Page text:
Thank you and best of luck with your submission.
She gives the name an address of the appropriate editor.
Previous email (below) included the synopsis which I won’t bore you with. But I want to thank you all for your critique of it, which after I made corrections and submitted led to this series of emails.
Dear Ms. xxxxx,
I noticed my target, Harlequin Flipside, has been retired. I’ve written a contemporary romantic comedy (55,000 words) set in the New York/Philadelphia region and cities. I wasn’t sure which imprint to query, so I called customer service and they recommended starting with Silhouette Special Edition. Also, you and I corresponded about using third person for all characters. If I might trouble you one more time; if you feel this belongs somewhere else, please let me know.
My story, xxxx, investigates the romantic entanglements of male identical twins, one an artist, the other a comedian. Both enjoy the dubious habit of swapping places. Their fiancées, a lawyer and psychologist, are hell bent on stopping the boys’ shenanigans, and getting them to the altar. The double wedding holds one last surprise.
I have written one screenplay for NBC. I’m now a full time novelist, and have written two novels previous to xxxx. I enjoy the earnest work of my critique group every week.
Thank you for considering my story,
Next: is my response to the top email:
I'm sorry, I should have written a more precise synopsis. The Mafia allusions are just comic interludes to enrich the story and help a character driven plot. Like Susan Mallery's "A Little Bit Pregnant" the break-in scene was much more about Zane and Nicki than getting in trouble.
If you'd like a small piece of the story to see what I'm doing, let me know. Otherwise I'll regroup and investigate the other catagories.
Thank you so much,
The reference to Mallery's novel was appropriate becuase she writes for their imprint. It's nice to have a thousand (at least) romance novels in my home.
Thursday, June 17, 2010
An agent speaking at the Del Mar library this month told us that children's books are always in demand, especially ones written for boys.
Friday, June 11, 2010
The Marx brothers in the movie, Duck Soup, 1933.
Wednesday, May 26, 2010
I'll start writing another novel soon, but the characters will be new acquaintances to shape and form. Will they be quirky? Sweet? Intollerant? Murderers? All of the above? Yes. That's my style. You writers out there, how do you handle end of the book grief? Please advise.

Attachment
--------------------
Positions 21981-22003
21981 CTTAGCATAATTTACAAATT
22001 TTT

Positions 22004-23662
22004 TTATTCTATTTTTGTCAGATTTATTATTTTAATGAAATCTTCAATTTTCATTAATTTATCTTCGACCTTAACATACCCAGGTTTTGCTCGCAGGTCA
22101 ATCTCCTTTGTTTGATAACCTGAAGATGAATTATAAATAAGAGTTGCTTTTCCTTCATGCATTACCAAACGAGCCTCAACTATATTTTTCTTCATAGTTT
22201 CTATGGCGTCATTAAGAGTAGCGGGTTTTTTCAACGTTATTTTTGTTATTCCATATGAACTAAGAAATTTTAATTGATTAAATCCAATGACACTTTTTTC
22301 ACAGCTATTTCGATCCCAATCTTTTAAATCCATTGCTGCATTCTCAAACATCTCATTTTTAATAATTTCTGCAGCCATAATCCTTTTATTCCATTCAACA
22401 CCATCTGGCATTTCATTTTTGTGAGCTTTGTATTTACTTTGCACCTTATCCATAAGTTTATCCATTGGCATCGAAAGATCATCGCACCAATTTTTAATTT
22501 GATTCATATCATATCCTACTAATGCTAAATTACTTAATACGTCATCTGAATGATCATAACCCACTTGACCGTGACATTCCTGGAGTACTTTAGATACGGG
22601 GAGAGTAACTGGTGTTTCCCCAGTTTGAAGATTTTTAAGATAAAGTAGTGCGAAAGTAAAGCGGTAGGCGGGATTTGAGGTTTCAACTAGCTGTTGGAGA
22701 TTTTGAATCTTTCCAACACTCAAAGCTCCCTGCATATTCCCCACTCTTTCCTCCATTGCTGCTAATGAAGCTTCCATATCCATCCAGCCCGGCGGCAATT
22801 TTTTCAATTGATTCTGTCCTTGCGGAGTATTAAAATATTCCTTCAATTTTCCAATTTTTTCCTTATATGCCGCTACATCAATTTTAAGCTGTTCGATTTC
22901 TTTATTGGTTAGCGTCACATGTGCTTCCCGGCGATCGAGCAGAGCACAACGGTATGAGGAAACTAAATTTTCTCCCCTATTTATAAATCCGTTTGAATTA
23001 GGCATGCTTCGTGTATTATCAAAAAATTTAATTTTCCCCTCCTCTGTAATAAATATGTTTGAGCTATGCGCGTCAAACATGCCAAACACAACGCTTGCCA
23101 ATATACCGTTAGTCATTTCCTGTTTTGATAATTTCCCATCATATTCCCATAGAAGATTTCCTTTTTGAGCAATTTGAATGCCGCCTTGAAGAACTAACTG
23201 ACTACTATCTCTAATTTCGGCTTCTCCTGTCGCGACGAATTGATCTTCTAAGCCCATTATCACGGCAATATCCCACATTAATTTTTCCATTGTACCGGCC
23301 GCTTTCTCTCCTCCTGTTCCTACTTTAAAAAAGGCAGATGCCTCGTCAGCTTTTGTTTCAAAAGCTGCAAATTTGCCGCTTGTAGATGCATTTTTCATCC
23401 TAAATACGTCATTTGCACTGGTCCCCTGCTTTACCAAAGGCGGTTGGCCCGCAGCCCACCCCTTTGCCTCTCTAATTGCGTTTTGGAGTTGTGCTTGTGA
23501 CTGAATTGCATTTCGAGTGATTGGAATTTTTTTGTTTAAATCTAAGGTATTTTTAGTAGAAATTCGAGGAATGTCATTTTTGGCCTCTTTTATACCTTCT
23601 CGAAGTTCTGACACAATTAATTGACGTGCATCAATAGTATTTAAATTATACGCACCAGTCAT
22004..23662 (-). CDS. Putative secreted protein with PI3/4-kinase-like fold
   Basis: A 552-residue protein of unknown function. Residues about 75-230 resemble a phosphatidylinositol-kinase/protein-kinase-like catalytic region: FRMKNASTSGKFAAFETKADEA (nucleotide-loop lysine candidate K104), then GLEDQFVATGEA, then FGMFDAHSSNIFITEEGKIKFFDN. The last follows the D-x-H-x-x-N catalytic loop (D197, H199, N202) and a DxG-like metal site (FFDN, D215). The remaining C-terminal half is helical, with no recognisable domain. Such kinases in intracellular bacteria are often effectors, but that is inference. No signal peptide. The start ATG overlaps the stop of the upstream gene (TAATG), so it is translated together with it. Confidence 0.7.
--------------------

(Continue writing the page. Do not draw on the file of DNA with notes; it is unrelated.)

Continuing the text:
Saturday, May 22, 2010
Tuesday, May 18, 2010
WRITING MEMOIR by Caliboat,et.al.
“I never thought of you as being rebellious,” Dee said. She was half way through reading a part of the writing I had been working on recently. We were sitting in a neighborhood café called “The Family Restaurant”. Not much creativity in that name! I had chosen a table in a far corner where it was as quiet as possible. We wanted to talk and I wanted to give her a chance to read a part of my memoir.
Four young construction workers on their lunch hour in a booth nearby were having a fine time talking too loudly and laughing and joking together. The television sounded off above the counter. The waitress greeted a customer with,
“Hi! Bill! How are you today? As usual, our specials are on the chalkboard over there…….The baked ham sure looks good.”
Through the noise and clatter of very informal “dining” Dee and I tried to visit. Then, while she read, I looked around the room. I tried to appear nonchalant about Dee’s reading. I didn’t want to rush her. I wanted her to be able to get the full import of what I was trying to say on paper. It seemed she was really surprised about what she was reading.
“I just can’t believe that you were ever rebellious”, she reported about the teenager I was revealing to her. She stopped every once in a while to comment on things like, “You really felt that way?” and “Is this really true? About you?” After a bit more reading she questioned, “But when I knew your mother she was such a beautiful lady, so gracious and kind. I never thought she could have been like that”.